6 Differences Between Google Tag Manager and gtag.js

Now that we’ve covered the basics let’s discuss some of the key differences between GTM and gtag.js:

1 – GTM Centralizes All Tag Management

With GTM, all tags are configured and deployed from a single account. GTM provides a “command center” to manage tags across channels. gtag.js requires adding code directly to each site or app. There is no central management console. Configuration is decentralized.

2 – GTM Supports Hundreds of Vendors

A major benefit of GTM is its expansive tag library, which contains hundreds of integrations for marketing, analytics, and other tags. This includes all Google products as well as popular third parties. gtag.js only supports a handful of Google tags, such as Google Analytics, Google Ads, and Google Marketing Platform.

3 – GTM Does Not Require Code Changes

Once the GTM container is installed, tags can be added, modified, and removed through the GTM UI without touching the code. gtag.js requires editing code whenever you want to make a change, like enabling a new Google product or updating tracking IDs.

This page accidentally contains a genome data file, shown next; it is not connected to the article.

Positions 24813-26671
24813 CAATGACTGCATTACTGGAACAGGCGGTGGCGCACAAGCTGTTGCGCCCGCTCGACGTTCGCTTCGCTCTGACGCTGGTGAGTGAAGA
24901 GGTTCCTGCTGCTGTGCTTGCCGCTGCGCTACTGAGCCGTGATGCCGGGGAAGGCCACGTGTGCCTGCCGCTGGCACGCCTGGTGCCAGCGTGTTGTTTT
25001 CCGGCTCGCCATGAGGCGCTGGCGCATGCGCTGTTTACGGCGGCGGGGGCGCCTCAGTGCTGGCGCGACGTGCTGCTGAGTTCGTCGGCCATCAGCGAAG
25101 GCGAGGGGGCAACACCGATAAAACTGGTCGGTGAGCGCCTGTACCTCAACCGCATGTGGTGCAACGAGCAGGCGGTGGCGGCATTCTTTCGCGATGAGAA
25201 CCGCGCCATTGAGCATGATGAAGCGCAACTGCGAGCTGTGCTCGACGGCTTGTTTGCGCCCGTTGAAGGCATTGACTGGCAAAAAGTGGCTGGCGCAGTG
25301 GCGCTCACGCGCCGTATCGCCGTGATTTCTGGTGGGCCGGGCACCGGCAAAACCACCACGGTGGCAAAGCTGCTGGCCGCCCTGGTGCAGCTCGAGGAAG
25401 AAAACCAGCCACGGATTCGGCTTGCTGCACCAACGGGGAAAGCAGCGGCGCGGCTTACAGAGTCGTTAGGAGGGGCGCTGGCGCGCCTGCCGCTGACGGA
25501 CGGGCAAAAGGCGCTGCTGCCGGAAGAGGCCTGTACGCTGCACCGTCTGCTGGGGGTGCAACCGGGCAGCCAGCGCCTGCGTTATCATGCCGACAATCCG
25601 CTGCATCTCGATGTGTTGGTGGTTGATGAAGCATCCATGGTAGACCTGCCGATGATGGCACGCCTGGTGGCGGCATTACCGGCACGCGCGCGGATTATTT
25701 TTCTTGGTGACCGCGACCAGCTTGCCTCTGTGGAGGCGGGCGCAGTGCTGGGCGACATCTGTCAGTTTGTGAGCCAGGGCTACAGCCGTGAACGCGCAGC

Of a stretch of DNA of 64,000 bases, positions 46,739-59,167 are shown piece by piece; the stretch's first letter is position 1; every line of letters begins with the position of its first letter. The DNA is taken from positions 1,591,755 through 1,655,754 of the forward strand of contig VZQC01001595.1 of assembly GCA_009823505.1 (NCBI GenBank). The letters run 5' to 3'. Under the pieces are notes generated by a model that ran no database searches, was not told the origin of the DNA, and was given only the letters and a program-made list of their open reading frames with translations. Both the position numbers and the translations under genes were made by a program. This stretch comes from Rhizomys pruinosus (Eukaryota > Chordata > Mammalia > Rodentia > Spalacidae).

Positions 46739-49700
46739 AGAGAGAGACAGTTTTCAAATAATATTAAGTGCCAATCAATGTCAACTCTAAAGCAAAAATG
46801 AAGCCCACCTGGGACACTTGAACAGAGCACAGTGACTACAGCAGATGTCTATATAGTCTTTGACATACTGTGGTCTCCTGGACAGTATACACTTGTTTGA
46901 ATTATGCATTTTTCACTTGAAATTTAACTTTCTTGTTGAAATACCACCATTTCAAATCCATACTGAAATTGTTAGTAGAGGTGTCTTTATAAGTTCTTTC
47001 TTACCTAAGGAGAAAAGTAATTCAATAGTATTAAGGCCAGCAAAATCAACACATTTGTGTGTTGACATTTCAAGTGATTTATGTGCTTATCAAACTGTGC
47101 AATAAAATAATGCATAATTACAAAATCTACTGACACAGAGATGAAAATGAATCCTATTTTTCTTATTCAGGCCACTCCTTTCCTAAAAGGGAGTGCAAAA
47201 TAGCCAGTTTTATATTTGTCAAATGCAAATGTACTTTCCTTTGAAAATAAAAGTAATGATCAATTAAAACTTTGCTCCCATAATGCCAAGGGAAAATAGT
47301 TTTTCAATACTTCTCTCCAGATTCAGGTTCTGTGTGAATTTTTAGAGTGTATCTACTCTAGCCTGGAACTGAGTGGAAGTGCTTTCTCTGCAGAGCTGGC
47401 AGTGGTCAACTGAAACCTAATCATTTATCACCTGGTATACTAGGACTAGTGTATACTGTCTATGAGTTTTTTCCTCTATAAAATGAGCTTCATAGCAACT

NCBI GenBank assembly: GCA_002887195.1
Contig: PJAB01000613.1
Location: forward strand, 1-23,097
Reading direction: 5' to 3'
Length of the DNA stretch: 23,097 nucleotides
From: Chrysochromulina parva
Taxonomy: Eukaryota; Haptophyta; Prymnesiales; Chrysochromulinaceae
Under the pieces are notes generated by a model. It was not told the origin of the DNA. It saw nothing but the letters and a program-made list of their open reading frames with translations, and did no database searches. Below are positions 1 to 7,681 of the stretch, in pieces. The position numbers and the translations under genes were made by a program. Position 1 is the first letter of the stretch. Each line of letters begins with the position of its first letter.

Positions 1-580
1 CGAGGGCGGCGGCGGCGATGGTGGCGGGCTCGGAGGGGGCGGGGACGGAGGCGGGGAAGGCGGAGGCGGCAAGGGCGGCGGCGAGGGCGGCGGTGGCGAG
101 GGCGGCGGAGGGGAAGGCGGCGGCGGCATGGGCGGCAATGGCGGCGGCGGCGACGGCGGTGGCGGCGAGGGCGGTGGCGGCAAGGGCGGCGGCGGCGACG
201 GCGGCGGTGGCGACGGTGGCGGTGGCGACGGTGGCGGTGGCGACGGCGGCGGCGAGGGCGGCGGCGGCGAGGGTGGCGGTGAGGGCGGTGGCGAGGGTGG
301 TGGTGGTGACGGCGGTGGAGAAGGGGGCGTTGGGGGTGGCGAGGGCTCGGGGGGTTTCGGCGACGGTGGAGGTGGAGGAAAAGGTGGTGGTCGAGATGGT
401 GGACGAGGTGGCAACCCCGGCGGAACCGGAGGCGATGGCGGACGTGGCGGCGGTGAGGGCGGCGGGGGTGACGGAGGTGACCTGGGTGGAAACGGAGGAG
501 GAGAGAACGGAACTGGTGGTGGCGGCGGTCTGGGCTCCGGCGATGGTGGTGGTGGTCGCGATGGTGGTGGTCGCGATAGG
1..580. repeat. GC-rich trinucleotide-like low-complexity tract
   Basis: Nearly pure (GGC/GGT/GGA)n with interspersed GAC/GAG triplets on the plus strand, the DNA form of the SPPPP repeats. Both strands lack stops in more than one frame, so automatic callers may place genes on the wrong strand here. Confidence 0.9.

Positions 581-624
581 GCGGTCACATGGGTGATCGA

4 – GTM Offers Robust Version Control

GTM has built-in version control with environments, change preview, and rollback capabilities for managing tag changes. With gtag.js, testing and rolling back changes require manually editing code. No centralized version control features exist.

5 – GTM Enables Collaboration

GTM allows both marketers and developers to manage tags according to their roles. Marketers can self-manage tags without waiting on developers. gtag.js requires developer resources to make any changes. Collaboration is often more siloed.

6 – GTM Delivers Cross-Channel Support

In addition to websites, GTM can be used to manage tags in mobile apps, email, kiosks, smart devices, and more. gtag.js is predominantly used for websites. Expanding it to other channels involves more custom development work.

Also check out our blog on Universal Analytics vs GA 4

When Should You Use Google Tag Manager vs gtag.js?

Now that you understand the key distinctions, when should you actually use GTM versus gtag.js? Here are some general guidelines:

Use Google Tag Manager If:

  • You need to manage many tags from different vendors
  • You want non-technical users to manage tags without coding